When I came up with this title I thought it just sounded like a funny and alliterative lead-in to talking about cyber parasites that one can pick up while traveling. It turns out there really are human bot flies that pass their larvae through mosquitoes to human hosts. In a disturbing parallel to the way bots work in cyber space, these bot fly larvae grow barbs when they burrow under the human host’s skin to prevent their removal. Gross! The recommendations that follow for safe cyber practices to adopt while vacationing this summer may be a bit tedious, but they don’t require tweezers or other special tools; well, maybe a paper clip or two.
1. Repair screen doors and windows.
The FBI and DHS issued an advisory on 28 May 2018 to all small office home office (SOHO) router owners to reboot (power down) their routers and network-attached storage devices to disrupt possible malware infection. VPNFilter malware has spread through such routers and is used to collect intelligence and exploit networked devices. Be sure to change your password from the default setting and use a strong, unguessable (I recommend at least 12 characters), WPA2 passphrase. This will address gaping holes in your WiFi signal screen, but there may still be lurking vulnerabilities if WiFi Protected Setup (WPS) has been enabled. Although WPS makes it easier for consumer installation and configuration of devices, it also makes it easier for compromise and free membership to a malicious botnet. Note to CenturyLink subscribers: If your leased WiFi router is made by ZyXel, WPS is likely automatically enabled. Mine was!
2. Remove/lock down doggy or other hidden access doors.
Unplug your SOHO WiFi network while you are away to ensure that no one can piggyback or otherwise gain access to your network or devices. I love a low-tech solution!
3. Fix leaks.
Remember that cherished travel photos posted online are information sources about where you are—and where you are not. Think before sharing WTMI (way too much information) WTS (way too soon). Pairing your smartphone to a rental car Bluetooth makes exploring new places easier, but your contact lists and other data may be captured as a trip memory on the car. Consider using a paper map or your phone without connecting to the car. Use your own personal hotspot when connecting to the Internet from a coffee shop, hotel (lobby or room), airport. Trust no one!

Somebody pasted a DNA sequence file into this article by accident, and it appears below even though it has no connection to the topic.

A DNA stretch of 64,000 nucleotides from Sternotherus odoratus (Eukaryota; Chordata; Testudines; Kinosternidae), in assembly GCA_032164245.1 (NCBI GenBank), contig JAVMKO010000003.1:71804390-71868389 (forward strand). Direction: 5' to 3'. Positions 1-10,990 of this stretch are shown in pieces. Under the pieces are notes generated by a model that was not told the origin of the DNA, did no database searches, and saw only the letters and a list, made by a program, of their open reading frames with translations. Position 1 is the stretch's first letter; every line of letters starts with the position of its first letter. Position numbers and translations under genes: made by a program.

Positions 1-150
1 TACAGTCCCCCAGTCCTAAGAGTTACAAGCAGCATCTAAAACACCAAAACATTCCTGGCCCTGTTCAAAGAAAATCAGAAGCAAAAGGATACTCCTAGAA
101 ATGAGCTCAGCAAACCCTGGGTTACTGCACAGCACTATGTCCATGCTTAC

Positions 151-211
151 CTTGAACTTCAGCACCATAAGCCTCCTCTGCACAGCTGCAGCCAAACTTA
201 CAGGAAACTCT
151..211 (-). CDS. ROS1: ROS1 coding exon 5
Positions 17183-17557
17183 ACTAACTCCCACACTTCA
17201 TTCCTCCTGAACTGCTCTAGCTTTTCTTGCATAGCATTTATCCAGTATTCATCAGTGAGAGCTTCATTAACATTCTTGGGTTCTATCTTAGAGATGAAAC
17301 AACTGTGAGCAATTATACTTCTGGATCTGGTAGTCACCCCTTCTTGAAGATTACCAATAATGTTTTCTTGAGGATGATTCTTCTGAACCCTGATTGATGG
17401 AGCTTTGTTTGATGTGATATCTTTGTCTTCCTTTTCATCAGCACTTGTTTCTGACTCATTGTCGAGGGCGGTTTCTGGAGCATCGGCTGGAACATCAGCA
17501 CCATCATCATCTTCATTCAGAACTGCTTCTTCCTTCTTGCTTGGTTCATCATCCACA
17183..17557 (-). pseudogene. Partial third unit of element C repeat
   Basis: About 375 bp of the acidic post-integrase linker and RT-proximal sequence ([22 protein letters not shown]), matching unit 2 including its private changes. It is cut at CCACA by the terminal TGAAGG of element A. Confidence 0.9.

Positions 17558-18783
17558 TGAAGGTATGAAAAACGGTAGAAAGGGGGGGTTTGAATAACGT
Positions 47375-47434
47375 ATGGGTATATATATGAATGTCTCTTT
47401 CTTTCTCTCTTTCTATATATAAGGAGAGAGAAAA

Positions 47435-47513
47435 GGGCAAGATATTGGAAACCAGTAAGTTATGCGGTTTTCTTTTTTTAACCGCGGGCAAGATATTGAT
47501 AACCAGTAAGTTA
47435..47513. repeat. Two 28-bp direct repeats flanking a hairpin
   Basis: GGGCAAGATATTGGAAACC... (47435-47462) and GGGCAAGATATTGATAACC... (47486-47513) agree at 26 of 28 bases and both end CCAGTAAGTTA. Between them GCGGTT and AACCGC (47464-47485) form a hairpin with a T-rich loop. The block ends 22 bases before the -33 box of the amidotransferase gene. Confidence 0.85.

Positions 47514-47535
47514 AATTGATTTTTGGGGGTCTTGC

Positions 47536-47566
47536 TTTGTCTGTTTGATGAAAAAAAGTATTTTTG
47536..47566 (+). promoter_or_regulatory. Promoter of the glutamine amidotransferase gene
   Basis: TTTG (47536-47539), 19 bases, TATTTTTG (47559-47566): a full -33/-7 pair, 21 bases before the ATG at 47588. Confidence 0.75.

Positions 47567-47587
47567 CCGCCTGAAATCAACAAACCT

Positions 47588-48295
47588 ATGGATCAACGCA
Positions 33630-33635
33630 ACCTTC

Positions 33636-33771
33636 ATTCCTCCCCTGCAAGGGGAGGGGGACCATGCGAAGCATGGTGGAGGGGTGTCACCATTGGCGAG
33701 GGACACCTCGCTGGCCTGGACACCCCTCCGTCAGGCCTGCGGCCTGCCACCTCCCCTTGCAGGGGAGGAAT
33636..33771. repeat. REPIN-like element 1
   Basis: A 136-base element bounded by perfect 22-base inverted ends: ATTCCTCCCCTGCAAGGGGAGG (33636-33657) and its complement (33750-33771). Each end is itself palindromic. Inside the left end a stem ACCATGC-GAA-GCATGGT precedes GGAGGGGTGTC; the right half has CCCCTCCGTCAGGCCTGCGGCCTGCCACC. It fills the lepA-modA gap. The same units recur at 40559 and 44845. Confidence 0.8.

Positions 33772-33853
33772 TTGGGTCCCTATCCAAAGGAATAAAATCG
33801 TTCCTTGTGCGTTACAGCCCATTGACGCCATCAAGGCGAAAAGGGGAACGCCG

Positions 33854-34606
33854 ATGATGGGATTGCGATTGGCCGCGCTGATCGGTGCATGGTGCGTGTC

4. Pack light, shop—or at least protect—heavy.
If you can leave your mobile devices at home, at least those that store essential business information, and give yourself permission to disconnect. Otherwise, beware of the physical security of your technology tools. The lock on your hotel room is intended to keep other guests out not hotel staff or maintenance contractors. Hotel safes provide some assumed assurance of security, but innkeeper liability is limited (as stated in the back-of-door notices). Keep track of your belongings!
And about those bedbugs and bots . . .
Keep your suitcases off the floor and off the bed. A lovely stay in San Francisco included a surprise visit by voracious bedbugs. Not recommended! As for bot flies, experts recommend wearing protective clothing and using insect repellants where bites are possible: Central and South America.
Enjoy a safe summer vacation and don’t bring parasites (whether animal or technical) back with you!